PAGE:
Review published on October 3, 2017.
Back in 2008, Ruth Fitzmaurice’s husband Simon was diagnosed with motor neurone disease. His career was just starting to lift and they had three small children, so Ruth put her writing ambitions on the back burner to care for him and them. Events took a more dramatic turn when he was given four years to live and then they had had twins. Even though Simon can only communicate using his eyes and technology, he still managed to direct My Name is Emily. Ruth regularly heads to a cove in Greystones, Co. Wicklow with two close friends, Michelle and Aifric, to swim in the cold seas. She calls this tribe ‘The Tragic Wives’ Swimming Club’ and it gives her a necessary respite from her other tribe of children and carers for Simon.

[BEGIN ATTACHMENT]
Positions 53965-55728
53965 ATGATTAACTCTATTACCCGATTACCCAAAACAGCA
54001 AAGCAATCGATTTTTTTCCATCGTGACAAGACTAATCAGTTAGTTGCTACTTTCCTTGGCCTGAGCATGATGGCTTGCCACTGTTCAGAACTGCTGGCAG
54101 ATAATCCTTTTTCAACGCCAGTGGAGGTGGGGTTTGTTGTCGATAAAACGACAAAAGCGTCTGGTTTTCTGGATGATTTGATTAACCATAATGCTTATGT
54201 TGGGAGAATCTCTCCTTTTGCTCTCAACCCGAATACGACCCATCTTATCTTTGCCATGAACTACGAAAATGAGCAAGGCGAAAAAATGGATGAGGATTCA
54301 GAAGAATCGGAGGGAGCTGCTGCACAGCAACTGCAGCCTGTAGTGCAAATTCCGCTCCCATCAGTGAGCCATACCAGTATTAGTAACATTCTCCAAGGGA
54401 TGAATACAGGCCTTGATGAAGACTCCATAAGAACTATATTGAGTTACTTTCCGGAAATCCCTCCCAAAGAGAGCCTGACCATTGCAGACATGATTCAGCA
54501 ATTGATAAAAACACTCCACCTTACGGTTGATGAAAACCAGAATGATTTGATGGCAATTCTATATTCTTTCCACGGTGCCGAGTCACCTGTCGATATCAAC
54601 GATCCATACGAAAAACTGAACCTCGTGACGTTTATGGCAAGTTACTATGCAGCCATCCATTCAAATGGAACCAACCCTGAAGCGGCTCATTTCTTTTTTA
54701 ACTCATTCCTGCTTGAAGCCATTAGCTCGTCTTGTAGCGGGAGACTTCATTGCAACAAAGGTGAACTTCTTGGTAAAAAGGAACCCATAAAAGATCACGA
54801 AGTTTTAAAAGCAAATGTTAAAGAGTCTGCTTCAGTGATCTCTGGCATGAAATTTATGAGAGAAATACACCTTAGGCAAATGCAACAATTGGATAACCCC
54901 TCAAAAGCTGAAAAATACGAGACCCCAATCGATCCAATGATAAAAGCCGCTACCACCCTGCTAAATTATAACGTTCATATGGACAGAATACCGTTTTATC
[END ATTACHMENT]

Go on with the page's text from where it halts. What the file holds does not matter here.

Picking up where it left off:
Even in the most tragic of circumstances, she can see hope, even though she has periods of time where she feels raw and vulnerable. Ruth has a roller coaster of emotions living with Simon and his motor neurone disease. It is tough, but not as tough as the moments when she has to answer the children’s questions as what is happening with Dad, especially when she doesn’t have the answers. The sea swimming becomes those moments when she can be herself and relax with her friends. Her beautiful, sparse prose gets to the very essence of what is happening with the various tribes. It is a moving book too, with several poignant moments. She is one tough lady.
Paul Cheney 3/3
I Found My Tribe by Ruth Fitzmaurice
Chatto & Windus 9781784741464 hbk Jul 2017
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